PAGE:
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From Worcester, Massachusetts, USA:

I am 34, female, and have had type 1 diabetes since age 11. I developed necrobiosis lipoidica diabeticorum on my shins at age 15. After the birth of my son three years ago, I developed hypothyroid and, a few months ago, I was diagnosed with celiac disease, confirmed with biopsy/gastroscopy. I also suspect I have Sjogren's syndrome, as I recently noticed intense dryness in my eyes, mouth, and other areas. My eye doctor plugged my lower tear ducts and that has not helped much with eye dryness at night.

What is wrong with my immune system that I continue to develop new autoimmune diseases/disorders? Is there any reason to hope that cord blood saved from the birth of my son could produce islets for me? Could a private biologist researcher perhaps develop them for me, since the "cure" has still not been delivered and I am 23 years into this? What would you suggest to stop the immune system issues I am having?

I worry that I will keep developing new autoimmune conditions. Also, for the Sjogren's syndrome, is there any point in getting it diagnosed? I have had enough painful procedures and do not want to biopsy if there is not really any point. Could the type 1 diabetes be causing the dryness? I understand the acute impact of hyperglycemia, but am asking more about the broader issue of what long term diabetes does to mucosal membranes.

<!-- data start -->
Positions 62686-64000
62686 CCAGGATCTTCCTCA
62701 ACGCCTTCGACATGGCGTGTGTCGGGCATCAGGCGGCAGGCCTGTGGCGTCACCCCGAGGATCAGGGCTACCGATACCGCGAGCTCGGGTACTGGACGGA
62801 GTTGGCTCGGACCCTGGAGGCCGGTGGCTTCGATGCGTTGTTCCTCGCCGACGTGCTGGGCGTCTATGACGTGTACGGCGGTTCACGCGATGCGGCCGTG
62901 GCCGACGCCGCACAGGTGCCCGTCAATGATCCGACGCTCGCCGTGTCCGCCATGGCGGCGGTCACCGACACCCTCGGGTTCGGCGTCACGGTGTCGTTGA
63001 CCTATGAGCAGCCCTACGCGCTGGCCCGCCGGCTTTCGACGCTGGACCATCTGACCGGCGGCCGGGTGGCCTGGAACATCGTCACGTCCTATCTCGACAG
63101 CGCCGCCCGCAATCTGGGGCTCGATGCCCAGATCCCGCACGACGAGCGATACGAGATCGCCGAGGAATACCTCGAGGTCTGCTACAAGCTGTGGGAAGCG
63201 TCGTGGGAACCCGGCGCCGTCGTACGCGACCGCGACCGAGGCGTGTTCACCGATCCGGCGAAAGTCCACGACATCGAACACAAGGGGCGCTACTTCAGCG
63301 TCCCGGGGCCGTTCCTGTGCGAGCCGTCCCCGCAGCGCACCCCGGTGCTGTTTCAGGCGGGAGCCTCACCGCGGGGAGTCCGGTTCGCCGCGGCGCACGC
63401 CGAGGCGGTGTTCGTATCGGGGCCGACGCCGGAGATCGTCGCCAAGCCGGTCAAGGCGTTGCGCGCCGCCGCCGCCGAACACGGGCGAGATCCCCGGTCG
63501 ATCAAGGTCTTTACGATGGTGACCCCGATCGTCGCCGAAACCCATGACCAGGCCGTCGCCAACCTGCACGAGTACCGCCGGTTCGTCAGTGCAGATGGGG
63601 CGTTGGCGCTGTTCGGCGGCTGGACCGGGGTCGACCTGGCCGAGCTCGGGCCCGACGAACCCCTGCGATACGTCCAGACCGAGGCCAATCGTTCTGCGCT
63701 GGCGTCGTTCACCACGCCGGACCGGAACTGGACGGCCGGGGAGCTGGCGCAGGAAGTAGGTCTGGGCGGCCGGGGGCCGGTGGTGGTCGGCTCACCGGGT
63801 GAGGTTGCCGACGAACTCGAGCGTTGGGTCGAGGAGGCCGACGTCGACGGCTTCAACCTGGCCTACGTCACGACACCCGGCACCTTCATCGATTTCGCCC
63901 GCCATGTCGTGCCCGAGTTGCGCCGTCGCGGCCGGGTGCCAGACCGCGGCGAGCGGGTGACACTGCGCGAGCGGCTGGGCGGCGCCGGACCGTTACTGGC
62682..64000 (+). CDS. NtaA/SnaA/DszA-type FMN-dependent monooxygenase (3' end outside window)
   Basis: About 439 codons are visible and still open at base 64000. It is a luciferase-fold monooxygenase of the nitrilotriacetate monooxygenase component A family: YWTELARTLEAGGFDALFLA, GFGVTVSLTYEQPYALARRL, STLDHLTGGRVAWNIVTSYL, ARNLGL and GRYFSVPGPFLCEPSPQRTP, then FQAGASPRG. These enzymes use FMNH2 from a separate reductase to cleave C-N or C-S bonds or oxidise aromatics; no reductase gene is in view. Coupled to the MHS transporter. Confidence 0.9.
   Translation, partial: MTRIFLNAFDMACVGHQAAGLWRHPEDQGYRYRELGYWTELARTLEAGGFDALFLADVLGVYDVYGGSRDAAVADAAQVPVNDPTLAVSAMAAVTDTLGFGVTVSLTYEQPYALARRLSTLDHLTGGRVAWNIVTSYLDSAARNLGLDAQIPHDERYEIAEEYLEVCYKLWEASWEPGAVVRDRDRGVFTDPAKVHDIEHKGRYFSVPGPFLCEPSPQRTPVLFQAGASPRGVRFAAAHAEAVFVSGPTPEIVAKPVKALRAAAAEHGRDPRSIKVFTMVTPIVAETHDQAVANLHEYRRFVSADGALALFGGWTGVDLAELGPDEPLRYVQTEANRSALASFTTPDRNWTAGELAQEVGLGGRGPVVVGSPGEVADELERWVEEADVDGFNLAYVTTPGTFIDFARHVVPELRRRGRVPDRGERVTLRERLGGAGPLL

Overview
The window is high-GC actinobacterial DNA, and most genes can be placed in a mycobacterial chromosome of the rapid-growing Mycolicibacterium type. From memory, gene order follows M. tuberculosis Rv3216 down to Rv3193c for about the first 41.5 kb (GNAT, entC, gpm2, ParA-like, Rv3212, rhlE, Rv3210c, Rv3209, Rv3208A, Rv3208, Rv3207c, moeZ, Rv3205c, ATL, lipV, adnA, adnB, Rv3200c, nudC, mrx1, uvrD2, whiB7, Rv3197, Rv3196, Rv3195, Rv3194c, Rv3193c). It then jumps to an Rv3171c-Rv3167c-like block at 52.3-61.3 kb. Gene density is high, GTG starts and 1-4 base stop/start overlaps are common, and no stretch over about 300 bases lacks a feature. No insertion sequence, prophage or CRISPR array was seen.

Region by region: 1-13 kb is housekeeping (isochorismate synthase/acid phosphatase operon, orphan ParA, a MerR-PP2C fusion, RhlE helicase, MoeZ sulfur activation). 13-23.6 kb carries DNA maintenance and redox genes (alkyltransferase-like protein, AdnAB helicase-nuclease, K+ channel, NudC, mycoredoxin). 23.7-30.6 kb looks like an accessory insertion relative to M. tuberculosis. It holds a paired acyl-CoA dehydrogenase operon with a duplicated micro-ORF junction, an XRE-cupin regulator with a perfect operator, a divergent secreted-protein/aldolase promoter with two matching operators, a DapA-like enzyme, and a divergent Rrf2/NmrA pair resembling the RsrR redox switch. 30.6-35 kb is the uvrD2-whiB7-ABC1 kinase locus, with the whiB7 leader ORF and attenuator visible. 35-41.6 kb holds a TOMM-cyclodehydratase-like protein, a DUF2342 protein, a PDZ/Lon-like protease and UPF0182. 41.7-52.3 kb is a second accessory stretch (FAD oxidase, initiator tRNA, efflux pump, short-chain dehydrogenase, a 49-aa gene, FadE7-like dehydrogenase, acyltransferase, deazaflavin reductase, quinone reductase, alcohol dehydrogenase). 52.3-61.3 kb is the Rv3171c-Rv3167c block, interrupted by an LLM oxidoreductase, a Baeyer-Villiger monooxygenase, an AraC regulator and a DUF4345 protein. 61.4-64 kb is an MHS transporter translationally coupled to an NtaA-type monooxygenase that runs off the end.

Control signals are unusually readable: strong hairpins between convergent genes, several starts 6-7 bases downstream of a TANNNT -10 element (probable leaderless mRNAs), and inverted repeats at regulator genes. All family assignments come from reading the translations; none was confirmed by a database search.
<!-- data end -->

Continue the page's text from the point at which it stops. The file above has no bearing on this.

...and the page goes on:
Since I was diagnosed with celiac and have been gluten-free, I gained 10 pounds. I'm 5 feet, 3 inches, 115 pounds. My blood sugar control had been terrible, partially because I have not worried as much about carbohydrates as about gluten. I am on the pump and my A1c was 8.3. Also, are there complimentary therapies I should look into in terms of calming my immune system? What about acupuncture?


I can appreciate some of feelings you have about the mounting problems associated with immune-associated disease. As if it were not enough to have type 1 diabetes, you have also had to deal with the celiac disease, Sjogren's syndrome, hypothyroidism, and others. The benefits of research have been substantial, but they do not progress at a rate that would allow for an imminent cure in the next few years. On the other hand, we do not have a way to safely deliver modified stem cells for any diseases at this time. There is a safety risk, as well as a potential up side. The gluten-free diet takes some time to learn and utilize. However, it will help with improving intestinal function and decrease symptoms. There are no specific immune therapies to use at this time. I have not seen where any alternative therapies, such as acupuncture, have had any benefit. You will need to continue to work with what you have now, although that may seem less than desirable. You may want to look into the studies that are being carried out by NIH that may address these areas. Such studies are available through the National Institutes of Health web site.


Original posting 13 Feb 2006
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